Payroll Taxes – Don’t Mess Around

I have seen more clients get in trouble with their business and the IRS because they did not pay their payroll taxes on time.  It’s a tricky thing, because you do have some leeway in the timeliness of your payments, and so often business owners and managers make the decision to forego paying the taxes right away, thinking that they will catch up later.  Then later never comes and before they know it, the IRS is after them.  So what’s the best approach with payroll taxes? First let’s talk about the difference between an employee and an independent contractor.  Again, I have heard lots of folks say “we’ll just pay him contract”, then they don’t have to worry about payroll taxes.  It’s true, independent contractors are responsible for paying their own payroll taxes.  Just be sure this person meets the definition of independent contractor.  If the person working for you does not fit the definition, they are an employee and as such you are required to pay payroll taxes on their behalf. So here’s the distinction between an employee and independent contractor: Employee – You control the job (what, where, when and how) and provide the employee with the tools and supplies to do the work. Independent contractor – The contractor controls the job (what, where, when and how) and provides his own tools and supplies (or may charge you for supplies as part of his contract). Let’s look at some examples: You hire your friend’s brother to install lighting in your grow space.  He tells you when he can do it, brings his own tools, but charges you...

Documentation – the what, why and how

Being in business means keeping up with a lot of varied information.  Oftentimes business owners are confused as to what they should keep, for how long and how to store it.  This short blurb should take the mystery away and give you a few simple rules to follow.  The What – here is a list of items that should be kept and for how long Contracts – Contracts, licenses, signed agreements, corporate and partnership documents, corporate meeting minutes, should be kept indefinitely. Expired contracts that are not relevant to the business any longer, such as a lease from a previous location, can be shredded after 4 years. Transaction documentation – Documentation of transactions that occur on your financial records, including sales receipts, deposit slips, checks, bank statements, vendor invoices, purchase orders, mileage logs, petty cash records, payroll records, all of these should be kept for a minimum of 4 years. Income tax returns – both federal and state, should be kept indefinitely. Financial statements – including general ledger, balance sheet and profit and loss statements, should be kept indefinitely. The Why Contracts and other agreements should be kept as long as they remain in effect. You never know when you might have to support the way something was handled, or refer back to determine how something should be handled. Transactions that support your financial statements and tax returns are kept for at least 4 years because of the potential for an IRS audit. The IRS can audit tax returns up to three years after the date you filed the return.  At audit, you will be required to produce supporting...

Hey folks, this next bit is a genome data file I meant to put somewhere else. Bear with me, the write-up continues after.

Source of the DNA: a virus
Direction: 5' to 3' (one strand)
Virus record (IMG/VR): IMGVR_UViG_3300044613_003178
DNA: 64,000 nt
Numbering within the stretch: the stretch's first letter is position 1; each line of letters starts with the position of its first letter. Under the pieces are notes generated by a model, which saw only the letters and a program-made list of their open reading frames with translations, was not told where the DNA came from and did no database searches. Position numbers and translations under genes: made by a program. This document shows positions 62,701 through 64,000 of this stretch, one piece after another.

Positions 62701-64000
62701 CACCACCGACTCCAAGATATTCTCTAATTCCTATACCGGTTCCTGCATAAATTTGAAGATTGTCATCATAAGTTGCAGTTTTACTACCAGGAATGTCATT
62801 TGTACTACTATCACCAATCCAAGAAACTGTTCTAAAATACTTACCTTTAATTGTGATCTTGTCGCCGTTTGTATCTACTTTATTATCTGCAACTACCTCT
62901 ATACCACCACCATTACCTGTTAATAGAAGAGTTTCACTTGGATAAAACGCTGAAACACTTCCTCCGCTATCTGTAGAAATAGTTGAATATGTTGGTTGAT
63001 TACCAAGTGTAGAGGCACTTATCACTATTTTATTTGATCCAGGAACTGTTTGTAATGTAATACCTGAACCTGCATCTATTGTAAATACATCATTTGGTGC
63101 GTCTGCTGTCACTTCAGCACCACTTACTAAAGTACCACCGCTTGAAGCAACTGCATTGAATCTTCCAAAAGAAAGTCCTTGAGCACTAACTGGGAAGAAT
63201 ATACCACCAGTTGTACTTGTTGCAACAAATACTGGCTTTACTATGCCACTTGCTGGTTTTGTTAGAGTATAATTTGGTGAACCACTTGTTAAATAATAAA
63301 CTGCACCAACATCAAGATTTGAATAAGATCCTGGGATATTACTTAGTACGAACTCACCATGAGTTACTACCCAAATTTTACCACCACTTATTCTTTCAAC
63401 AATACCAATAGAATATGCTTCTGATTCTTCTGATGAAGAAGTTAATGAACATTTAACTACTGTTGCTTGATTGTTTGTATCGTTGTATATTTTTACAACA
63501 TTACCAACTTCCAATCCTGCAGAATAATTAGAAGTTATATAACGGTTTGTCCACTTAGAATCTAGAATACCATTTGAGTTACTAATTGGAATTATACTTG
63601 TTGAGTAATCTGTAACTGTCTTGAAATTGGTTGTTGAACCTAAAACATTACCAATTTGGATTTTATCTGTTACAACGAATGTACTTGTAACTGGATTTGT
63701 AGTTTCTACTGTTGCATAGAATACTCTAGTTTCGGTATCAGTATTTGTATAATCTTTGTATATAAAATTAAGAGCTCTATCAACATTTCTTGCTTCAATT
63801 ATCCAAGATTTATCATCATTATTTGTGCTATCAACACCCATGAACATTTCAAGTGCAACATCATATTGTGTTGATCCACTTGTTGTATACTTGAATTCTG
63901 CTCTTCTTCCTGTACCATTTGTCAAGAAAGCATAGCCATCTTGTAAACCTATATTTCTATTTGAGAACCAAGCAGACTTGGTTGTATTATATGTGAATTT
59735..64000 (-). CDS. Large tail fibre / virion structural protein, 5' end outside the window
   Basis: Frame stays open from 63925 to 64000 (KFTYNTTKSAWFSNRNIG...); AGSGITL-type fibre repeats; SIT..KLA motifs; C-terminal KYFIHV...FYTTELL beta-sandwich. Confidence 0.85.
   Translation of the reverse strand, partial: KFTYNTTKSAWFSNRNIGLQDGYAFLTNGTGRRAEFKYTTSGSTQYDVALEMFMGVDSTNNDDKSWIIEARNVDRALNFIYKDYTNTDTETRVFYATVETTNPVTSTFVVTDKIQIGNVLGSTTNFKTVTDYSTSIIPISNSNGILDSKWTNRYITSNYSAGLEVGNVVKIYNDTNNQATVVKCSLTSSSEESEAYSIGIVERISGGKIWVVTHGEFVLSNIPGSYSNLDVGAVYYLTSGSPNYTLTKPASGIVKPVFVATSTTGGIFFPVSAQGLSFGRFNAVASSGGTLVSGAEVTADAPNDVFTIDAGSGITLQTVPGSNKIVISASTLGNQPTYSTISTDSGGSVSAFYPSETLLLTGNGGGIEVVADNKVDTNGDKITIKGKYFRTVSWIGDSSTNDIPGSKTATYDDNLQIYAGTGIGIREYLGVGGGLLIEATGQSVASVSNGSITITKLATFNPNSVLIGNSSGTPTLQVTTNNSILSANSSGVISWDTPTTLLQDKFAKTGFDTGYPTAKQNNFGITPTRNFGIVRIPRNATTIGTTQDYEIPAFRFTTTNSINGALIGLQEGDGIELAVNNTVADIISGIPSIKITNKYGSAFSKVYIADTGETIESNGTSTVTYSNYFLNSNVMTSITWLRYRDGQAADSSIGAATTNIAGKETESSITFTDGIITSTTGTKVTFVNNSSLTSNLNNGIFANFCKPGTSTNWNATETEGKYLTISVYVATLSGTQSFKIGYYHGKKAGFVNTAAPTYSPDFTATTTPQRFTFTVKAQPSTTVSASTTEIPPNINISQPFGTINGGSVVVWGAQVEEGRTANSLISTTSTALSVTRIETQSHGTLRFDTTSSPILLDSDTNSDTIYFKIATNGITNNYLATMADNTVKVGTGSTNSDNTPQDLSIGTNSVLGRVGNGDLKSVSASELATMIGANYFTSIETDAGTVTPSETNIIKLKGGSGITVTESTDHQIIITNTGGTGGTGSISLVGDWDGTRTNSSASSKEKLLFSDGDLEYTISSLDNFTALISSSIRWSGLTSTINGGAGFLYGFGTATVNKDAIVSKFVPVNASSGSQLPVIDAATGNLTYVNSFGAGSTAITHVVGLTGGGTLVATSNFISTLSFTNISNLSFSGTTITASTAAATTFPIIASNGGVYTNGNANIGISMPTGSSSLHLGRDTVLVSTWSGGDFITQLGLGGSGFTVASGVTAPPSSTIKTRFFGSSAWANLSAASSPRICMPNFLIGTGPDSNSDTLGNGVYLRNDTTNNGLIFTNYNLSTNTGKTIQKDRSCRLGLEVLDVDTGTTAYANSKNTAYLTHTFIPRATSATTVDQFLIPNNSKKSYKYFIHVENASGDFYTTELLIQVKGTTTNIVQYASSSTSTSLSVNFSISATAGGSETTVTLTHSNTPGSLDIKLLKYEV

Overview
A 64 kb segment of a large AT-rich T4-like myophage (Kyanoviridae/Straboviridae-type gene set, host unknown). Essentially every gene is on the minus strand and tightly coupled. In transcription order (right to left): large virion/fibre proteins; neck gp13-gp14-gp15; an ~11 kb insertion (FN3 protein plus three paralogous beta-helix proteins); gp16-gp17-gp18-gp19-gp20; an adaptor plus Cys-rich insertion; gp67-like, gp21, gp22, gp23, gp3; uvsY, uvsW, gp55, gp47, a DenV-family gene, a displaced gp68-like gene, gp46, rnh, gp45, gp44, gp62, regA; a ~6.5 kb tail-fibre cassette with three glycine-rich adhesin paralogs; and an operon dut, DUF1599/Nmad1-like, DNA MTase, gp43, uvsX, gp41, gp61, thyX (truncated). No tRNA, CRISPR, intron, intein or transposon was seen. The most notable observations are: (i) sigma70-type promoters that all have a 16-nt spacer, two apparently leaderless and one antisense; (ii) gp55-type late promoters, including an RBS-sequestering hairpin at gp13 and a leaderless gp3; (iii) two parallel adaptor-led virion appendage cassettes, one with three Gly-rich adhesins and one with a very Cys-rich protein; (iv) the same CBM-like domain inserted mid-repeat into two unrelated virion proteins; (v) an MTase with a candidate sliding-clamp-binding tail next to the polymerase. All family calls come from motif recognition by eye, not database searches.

Surprise! The IRS Trick (there is no treat)

By now most, if not all of you, are aware of IRS Code Section 280E that prohibits the deduction of expenses for any business that is trafficking in controlled substances.   If you aren’t aware of this law, you need to be, but more importantly, you need to plan your cash flow (there’s that term again) to be prepared for higher than expected federal income taxes. Currently, marijuana is considered a Schedule I drug per the Controlled Substances Act and as such is treated as a federally illegal drug.  Income from the sale of illegal drugs is taxable for federal income tax purposes but expenses related to the sale of illegal drugs are not deductible.  This is Section 280E in a nutshell.  You must pay tax on the income of your cannabusiness and your associated expenses are not deductible from that income. There is one tiny glimmer of light in this dark IRS tunnel and that is that expenses associated with cost of goods sold i.e. your inventory costs, are deductible.  Perhaps now you understand why I have devoted so many words in my blogs to the subject of inventory.  Since currently it is the only deduction available to you for federal income tax, it’s hugely important.  I’ve touched on what can be included in inventory/cost of goods sold in previous blogs, that’s not the focus here.  The focus in this writing is to help you plan for the tax liability you will ultimately face. So far this doesn’t sound that bad.  But here’s what happens.  Your income statement may indicate that your company has made $130,000 for the year,...